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Outfielder Ethan Newton slides into first base during the game against Northern Illinois Sunday April 17,2011. Ohio lost 19-10. Ohio next hosts Cincinnati on Tuesday.

Baseball: Pitchers 'freeze,' offense heats up

Ohio’s revolving door of problems took another spin after its doubleheader against Northern Illinois. This time, the issue wasn’t with the Bobcats’ bats, but with their heads.

Coach Joe Carbone was relatively pleased with the offense following a 7-5 win and 19-10 loss to the Huskies Sunday at Bob Wren Stadium. After all, in one day, the Bobcats had equaled their total run output of their five-game losing streak that preceded the win in game one.

“We did a better job of pitch selection and swinging the bat (Sunday),” Carbone said. “Of course, I’m never totally happy about anything.”

Specifically, Carbone wasn’t ecstatic about the Bobcats’ lack of control on the mound, especially in game two.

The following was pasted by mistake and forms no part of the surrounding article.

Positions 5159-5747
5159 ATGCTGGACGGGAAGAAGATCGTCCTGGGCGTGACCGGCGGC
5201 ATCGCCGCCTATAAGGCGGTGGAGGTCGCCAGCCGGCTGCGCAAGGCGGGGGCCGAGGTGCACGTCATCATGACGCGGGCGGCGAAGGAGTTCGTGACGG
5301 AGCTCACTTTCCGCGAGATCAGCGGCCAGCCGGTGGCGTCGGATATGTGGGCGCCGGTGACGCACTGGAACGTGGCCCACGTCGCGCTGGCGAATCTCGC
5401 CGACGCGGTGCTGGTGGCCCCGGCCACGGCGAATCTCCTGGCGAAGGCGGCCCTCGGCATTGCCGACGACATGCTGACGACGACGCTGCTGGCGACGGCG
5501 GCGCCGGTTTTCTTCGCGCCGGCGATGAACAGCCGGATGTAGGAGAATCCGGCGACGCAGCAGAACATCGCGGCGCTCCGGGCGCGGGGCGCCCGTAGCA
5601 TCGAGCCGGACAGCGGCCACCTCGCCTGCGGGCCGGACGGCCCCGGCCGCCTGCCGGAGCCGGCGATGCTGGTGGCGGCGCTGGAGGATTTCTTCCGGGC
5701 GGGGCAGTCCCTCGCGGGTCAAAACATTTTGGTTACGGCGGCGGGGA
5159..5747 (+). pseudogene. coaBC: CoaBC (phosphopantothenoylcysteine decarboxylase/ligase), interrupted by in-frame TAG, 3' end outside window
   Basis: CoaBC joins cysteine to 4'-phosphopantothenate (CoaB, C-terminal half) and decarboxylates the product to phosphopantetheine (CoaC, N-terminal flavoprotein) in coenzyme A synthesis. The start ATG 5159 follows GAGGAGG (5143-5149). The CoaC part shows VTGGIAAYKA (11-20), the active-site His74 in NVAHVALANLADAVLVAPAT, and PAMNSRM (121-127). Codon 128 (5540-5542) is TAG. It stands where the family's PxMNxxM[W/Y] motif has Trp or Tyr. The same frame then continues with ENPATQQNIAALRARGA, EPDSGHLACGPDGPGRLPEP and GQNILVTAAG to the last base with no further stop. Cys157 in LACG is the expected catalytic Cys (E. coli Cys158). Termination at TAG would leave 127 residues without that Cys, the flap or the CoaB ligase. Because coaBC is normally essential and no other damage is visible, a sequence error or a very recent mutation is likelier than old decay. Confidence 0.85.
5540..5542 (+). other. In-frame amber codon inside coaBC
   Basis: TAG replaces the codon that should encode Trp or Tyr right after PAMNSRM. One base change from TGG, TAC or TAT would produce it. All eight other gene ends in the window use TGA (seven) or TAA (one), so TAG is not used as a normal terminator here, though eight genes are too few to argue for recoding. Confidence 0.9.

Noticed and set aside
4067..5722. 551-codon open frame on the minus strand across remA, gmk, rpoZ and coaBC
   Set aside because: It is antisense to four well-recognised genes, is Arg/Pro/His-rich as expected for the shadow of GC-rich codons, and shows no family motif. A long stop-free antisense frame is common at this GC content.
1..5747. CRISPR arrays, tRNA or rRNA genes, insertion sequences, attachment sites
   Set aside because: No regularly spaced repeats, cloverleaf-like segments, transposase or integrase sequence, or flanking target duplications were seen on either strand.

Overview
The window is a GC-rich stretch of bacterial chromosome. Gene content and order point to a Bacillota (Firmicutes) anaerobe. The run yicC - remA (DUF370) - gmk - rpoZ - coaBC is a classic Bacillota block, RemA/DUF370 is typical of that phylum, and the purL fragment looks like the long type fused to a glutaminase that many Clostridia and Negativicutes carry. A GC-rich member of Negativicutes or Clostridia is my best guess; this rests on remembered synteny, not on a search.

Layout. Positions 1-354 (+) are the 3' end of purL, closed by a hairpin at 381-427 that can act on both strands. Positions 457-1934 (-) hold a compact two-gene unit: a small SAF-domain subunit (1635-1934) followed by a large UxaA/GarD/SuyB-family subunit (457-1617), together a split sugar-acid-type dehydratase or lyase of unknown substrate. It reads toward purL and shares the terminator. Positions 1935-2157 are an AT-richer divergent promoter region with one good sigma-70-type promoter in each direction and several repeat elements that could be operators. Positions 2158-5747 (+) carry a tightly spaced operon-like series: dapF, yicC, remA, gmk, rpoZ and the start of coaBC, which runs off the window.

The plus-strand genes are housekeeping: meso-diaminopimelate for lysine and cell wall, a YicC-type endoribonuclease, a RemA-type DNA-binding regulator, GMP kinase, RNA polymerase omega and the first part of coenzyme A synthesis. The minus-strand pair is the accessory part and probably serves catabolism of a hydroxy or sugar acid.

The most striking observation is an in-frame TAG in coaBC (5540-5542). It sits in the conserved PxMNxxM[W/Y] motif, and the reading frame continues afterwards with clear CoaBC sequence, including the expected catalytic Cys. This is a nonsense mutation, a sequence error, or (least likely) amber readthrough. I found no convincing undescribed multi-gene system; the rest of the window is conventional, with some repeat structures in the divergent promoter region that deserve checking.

Starter Jason Moulton, who Carbone called one of Ohio’s best pitchers, walked six batters and hit two more in 4 2/3 innings of work in the second game.

Both hit batters came in the fifth inning, when the Bobcats blew a 9-4 lead. The first time, Moulton nailed the Huskies’ Alex Beckmann with the bases loaded to score one of Northern Illinois’ 10 runs in the inning.

But Carbone said there isn’t much the coaches can do to help pitchers’ control. This was evident when he left Moulton in the game well after he’d given up his 10th run.

“That comes from within them,” Carbone said. “Part of throwing strikes is a little bit emotional. You have to control your emotions, control yourself.”

Carbone compared the pitchers’ problem to a student who prepares efficiently for a test but then freezes up when it comes time to take it.

“It’s because you didn’t know your material well enough,” Carbone said. “That’s what a freeze-up is.”

Carbone said that in some cases, pitchers overthrow the ball trying to do too much.

“Most of the problem with our guys throwing strikes is they’re overthrowing the ball instead of staying within themselves. … You have to control your emotions, control your fundamentals.”

The coaches’ solution is to get players more repetitions. Carbone said the pitchers need to practice until they approach game situations confident and loose.


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